Fang was written out of Get Smart in 1966 because of his inability to take commands. Consequently, the dog's undisciplined behavior caused the director to do multiple takes and run up the cost of each production.

Red appeared with Don Adams and Barbara Feldon on the front cover of TV Guide on August 27, 1966.

Red also appeared as Shag in an episode of Lassie.

Saturday, March 27, 2010


Syn, a seal point siamese, starred in two films: The Incredible Journey (1963) and That Darn Cat (1965).

Syn was owned by long time siamese cat breeder Edith Williams. Syn was a traditional or "old style" Siamese, as opposed to the more dainty, long and tubular modern Siamese show cats.

Syn was trained for both movies by Bill Koehler.

In The Incredible Journey (1963) Syn played Tao. Tao and two dogs (Luath and Bodger) travel 300 miles through the Canadian wilderness searching for their beloved masters.

Bill Koehler used a large swinging sheep bell to prompt Syn to perform tricks and stunts in The Incredible Journey.

In 1965, Syn starred as D.C. (Darn Cat) in That Darn Cat (1965). D.C. is an adventurous Siamese tomcat who lives with two young sisters Ingrid (Dorothy Provine) and Patti Randall (Hayley Mills), who becomes involved with a kidnapping and bank robbers.

For That Darn Cat, Bill Koehler used a tape recording of a bell broadcast with meat smeared on the speaker, which was placed through out the set, under clothing, behind and under furniture to cue Syn to perform.

Syn and Haley Mills bonded, during rehearsals, she cradle the cat in her lap, Syn responded by kneading her, licking her wrist and head bonks.

Syn won a PATSY Award in 1966 for his work on That Darn Cat.

Saturday, March 20, 2010

Sammy's Shadow

In 1958, Walt Disney productions was making its first live-action feature comedy based on the novel The Hound of Florence (1930) by Felix Salten (most famous for writing Bambi).

In the novel, a young Austrian, yearning for immortality as an artist, is granted a wish that turns him onto a dog, enabling him to make the journey to Italy in pursuit of his dream.

In the movie, Wilby Daniels, a teenage boy is transformed into a Old English Sheepdog by a spelled ring of the Borgias.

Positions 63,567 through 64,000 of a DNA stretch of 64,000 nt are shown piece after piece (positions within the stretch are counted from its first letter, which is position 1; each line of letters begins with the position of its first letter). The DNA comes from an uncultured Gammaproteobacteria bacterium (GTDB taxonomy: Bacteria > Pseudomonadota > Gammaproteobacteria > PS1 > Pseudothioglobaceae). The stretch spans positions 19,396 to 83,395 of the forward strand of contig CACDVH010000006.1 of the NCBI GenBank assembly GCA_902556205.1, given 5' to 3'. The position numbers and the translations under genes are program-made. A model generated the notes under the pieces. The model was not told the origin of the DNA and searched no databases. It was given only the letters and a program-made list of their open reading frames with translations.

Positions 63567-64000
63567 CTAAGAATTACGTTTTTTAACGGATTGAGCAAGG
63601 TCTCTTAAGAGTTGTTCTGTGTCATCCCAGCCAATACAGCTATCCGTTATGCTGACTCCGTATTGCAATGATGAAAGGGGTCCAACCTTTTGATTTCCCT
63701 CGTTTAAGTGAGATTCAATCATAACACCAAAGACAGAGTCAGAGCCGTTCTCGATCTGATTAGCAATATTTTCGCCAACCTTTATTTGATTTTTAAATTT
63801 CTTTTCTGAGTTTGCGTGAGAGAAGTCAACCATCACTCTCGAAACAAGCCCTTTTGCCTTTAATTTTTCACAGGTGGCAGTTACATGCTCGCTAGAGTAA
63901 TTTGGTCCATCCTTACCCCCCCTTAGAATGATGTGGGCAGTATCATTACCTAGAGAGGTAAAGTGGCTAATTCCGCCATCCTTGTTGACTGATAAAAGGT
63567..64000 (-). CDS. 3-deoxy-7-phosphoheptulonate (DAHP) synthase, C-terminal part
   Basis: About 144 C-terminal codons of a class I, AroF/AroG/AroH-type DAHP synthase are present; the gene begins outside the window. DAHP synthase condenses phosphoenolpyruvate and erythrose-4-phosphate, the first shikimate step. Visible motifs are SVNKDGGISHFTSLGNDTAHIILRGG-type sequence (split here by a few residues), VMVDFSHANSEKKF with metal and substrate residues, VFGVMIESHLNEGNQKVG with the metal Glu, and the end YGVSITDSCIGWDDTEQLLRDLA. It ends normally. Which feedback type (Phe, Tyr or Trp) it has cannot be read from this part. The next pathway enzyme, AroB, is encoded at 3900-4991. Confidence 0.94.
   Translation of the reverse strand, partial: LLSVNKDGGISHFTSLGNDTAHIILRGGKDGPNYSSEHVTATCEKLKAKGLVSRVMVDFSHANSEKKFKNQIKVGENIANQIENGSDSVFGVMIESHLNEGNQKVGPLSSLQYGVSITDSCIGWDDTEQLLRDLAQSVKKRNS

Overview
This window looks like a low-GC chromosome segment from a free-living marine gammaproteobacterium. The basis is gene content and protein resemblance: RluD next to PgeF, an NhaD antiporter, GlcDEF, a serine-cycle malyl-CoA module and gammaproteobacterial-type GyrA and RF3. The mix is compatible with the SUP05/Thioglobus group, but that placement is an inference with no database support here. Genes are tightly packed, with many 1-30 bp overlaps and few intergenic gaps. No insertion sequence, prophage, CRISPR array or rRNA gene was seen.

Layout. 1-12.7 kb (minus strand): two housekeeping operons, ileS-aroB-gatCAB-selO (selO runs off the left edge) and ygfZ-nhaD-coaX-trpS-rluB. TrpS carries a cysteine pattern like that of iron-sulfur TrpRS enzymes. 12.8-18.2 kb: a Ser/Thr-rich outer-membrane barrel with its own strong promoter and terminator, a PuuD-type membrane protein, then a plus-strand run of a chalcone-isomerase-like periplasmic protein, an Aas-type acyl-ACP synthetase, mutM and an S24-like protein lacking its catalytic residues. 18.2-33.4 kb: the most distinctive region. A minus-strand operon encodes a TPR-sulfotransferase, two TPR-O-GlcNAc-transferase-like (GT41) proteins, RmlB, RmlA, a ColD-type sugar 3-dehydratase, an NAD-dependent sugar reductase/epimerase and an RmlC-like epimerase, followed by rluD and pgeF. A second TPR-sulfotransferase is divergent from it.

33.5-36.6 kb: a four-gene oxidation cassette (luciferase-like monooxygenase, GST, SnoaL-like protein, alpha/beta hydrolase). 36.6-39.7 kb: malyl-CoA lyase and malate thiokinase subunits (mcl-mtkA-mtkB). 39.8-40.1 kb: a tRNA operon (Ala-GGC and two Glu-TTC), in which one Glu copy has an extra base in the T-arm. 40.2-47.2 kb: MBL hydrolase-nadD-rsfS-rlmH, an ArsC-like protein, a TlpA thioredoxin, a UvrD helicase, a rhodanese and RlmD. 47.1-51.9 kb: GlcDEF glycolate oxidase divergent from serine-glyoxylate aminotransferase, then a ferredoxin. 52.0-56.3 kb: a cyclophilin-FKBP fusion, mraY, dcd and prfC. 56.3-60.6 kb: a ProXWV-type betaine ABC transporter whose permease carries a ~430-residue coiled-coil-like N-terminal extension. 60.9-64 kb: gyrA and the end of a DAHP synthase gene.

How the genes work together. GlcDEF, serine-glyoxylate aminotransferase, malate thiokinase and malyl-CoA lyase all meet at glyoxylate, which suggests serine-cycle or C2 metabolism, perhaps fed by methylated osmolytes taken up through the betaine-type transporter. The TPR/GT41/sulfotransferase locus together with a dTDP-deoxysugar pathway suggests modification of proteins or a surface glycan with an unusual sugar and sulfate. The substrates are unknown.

Disney productions needed an english sheep dog to play the old english sheep dog. Sammy's Shadow won the part. Sammy's Shadow was an English Sheep Dog born to Ch Norval Pride King (sire) and Ch Lillibrad Lindy Lou (Dam).

Now that they had their english sheep dog. Disney needed a trainer They turned to William Koehler. This would be the beginning of a long association between Disney and Koehler.

Koehler developed the Koehler Method of Dog Training, a training approach based on the premise that dogs will make their own decisions. This training method is used frequently by law enforcement and the military.

William Koehler had been a dog trainer during World War II. He trained more than 25,000 dogs for the war.

William Koehler trained animals for Disney productions during the 1950s and 1960s. He worked with animals on films such as The Incredible Journey (1963) Big Red (1962), That Darn Cat (1965), and The Ugly Dachshund (1966).

Sammy's Shadow only appeared in one movie but he became an instant star. In 1959, he was voted top movie animal star of the year. He also won the PATSY award for his performance.

Saturday, March 13, 2010

Blair, The first Canine Movie Star

Before there was Lassie, there was Blair, a collie owned by British director Cecil Hepworth.

Man's best friend has been a part of films for over 100 years with Blair's debut in 1905.

According to the Guiness Book of World Records, the very first movie starring a canine was in 1905.

In 1905, Blair became the very first canine to star in a movie. Blair played Rover in Rescued by Rover.

In Rescued by Rover (1905) saves a baby (played by Cecil's daughter Barbara) from thieving gypsies but also brings the wrongdoer to justice.

This movie began the trend toward telling stories of canine heroism. It also began the trend of naming dogs Rover, which until this movie was an uncommon name for a dog.

Blair next appeared in The Dog Outwits the Kidnappers (1908). In this film, the story is essentially the same story as Rescued by Rover but this time, a car is involved and the dog drives it.

Blair paved the way for Jean, the Vitagraph Dog (the United States first canine movie star), Strongheart, Rin Tin Tin and most notably Lassie.

Friday, March 5, 2010

Bruno The Bear

Bruno was a black bear orphaned as a cub along with his brother Smokey in Lake White, Wisconsin. They were rescued and made there home at Africa, USA, an affection training animal compound in Los Angeles found by animal trainer Ralph Helfer and producer Ivan Tors.

Bruno made his film debut in 1965 in Zebra in the Kitchen.

Bruno's next film was Gentle Giant (1967) starring Clint Howard. Bruno won a PATSY award for his performance.

The success of Gentle Giant and the appeal of Bruno led to a televison series entitled Gentle Benn (1967-1969).

Although bears usually tend to be shy, Bruno was extremely friendly. In fact, Bruno's claim to fame was his gentleness.

Bruno tipped the scales at nearly 650 pounds. Bruno loved bread, carrots, apples and oranges. Bruno was also addicted to sweets especially soft drinks and doughnuts. He also had a passion for lemon drops.